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star_talk_oct2018“Quasars – Black Holes You Can ‘See'” with Dr. Patrick Hall

Date & Location: 7:00 PM-8:00 PM Oct. 24, McLennan Physical Laboratories (MP), Room 102, 60 St. George St., Toronto, ON M5S 1A7

Telescope observing: 8:00 PM-9:00 PM on 14th floor of McLennan Physical Laboratories (MP) (weather permitting) — you will be guided to the telescopes.

Abstract: Quasars are the brightest objects in our Universe. A quasar is a rotating disk as big as our solar system and hotter than the Sun, formed when matter spirals into a supermassive black hole at the centre of a galaxy. Dr. Hall will discuss these fascinating objects and how they tap the strong gravity of black holes.

About the Speaker: This star talk features Dr. Patrick Hall, a Ph.D. graduate in astronomy and astrophysics. Dr. Hall is currently a professor at York University and a contributor to the SAO/NASA Astrophysics Data System. He specializes in quasars and blackholes, particularly in the outflows of gas and light from these active bodies.

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Star Talk: Astronomical Alchemy

September 23, 2018
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star_talk_sept2018“Astronomical Alchemy” with Dr. Maria Drout

Date & Location: 7:00 PM-8:00 PM Sept. 26, McLennan Physical Laboratories (MP), Room 102, 60 St. George St., Toronto, ON M5S 1A7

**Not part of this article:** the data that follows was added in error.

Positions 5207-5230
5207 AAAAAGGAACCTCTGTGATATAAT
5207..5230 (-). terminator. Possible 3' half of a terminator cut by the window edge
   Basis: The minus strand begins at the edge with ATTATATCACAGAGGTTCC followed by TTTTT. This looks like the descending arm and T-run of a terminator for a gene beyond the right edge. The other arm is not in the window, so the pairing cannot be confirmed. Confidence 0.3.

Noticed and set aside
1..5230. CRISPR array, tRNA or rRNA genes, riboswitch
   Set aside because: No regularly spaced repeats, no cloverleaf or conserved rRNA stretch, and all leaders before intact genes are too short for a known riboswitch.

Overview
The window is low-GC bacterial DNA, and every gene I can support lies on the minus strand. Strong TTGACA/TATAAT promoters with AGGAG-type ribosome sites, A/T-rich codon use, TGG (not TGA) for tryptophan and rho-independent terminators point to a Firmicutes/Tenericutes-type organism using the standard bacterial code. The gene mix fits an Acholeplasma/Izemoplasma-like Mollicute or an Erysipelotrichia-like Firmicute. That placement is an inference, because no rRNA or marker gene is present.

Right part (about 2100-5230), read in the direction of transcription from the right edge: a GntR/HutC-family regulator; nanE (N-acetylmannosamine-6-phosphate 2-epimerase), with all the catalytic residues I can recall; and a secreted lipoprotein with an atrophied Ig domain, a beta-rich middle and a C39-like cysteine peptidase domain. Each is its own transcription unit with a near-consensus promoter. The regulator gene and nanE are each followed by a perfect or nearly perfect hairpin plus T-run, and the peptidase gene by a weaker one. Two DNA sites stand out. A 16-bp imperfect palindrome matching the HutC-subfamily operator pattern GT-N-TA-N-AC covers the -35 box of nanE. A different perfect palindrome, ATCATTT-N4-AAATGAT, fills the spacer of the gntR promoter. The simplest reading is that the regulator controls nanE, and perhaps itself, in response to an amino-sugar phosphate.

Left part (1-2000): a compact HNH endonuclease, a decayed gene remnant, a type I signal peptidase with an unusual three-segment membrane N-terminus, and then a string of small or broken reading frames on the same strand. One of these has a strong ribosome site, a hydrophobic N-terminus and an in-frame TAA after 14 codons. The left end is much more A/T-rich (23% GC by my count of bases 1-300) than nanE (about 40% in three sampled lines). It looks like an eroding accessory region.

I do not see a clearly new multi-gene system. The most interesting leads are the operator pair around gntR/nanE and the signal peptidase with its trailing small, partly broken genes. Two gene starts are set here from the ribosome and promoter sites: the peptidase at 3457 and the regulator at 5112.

Telescope observing: 8:00 PM-9:00 PM on 14th floor of McLennan Physical Laboratories (MP) (weather permitting) — you will be guided to the telescopes.

Abstract: As Carl Sagan once said, “We are made of star stuff.” However, each element has its own astronomical origins story. Elements are created everywhere from the centers of stars, to supernovae explosions, to the Big Bang itself. Dr. Drout will take us on a journey through the periodic table, highlighting how our recent discovery of a ‘kilonova’ associated with the cataclysmic merger of two neutron stars has filled in one of the final pieces of the elemental puzzle—the origin of many of the heaviest elements in the universe.

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Looking for New Executive Members!

September 6, 2018
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asx_recruitment_2Annnnnnnnnnnd we’re back! Hiya everybody, a new school year is upon us and here at the ASX we’re looking to fill a couple of empty executive positions. We are currently taking applications for the positions of Event Coordinator, Symposium Director, Web Designer, and Graphics Designer. A description of these roles can be found here.

To apply please fill out this Google form

Applications will close September 13, 2018.

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May 2018: Picture of the Month

May 7, 2018
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picture_of_the_month_may2018

Why is there a large boulder near the center of Tycho’s peak? Tycho crater on the Moon is one of the easiest features to see, visible even to the unaided eye (inset, lower right). But at the center of Tycho (inset, upper left) is a something unusual — a 120-meter boulder. This boulder was imaged at very high resolution at sunrise, over the past decade, by the Moon-circling Lunar Reconnaissance Orbiter (LRO). The leading origin hypothesis is that that the boulder was thrown during the tremendous collision that formed Tycho crater about 110 million years ago, and by chance came back down right near the center of the newly-formed central mountain. Over the next billion years meteor impacts and moonquakes should slowly degrade Tycho’s center, likely causing the central boulder to tumble 2000 meters down to the crater floor and disintegrate.

For more information, check out APOD!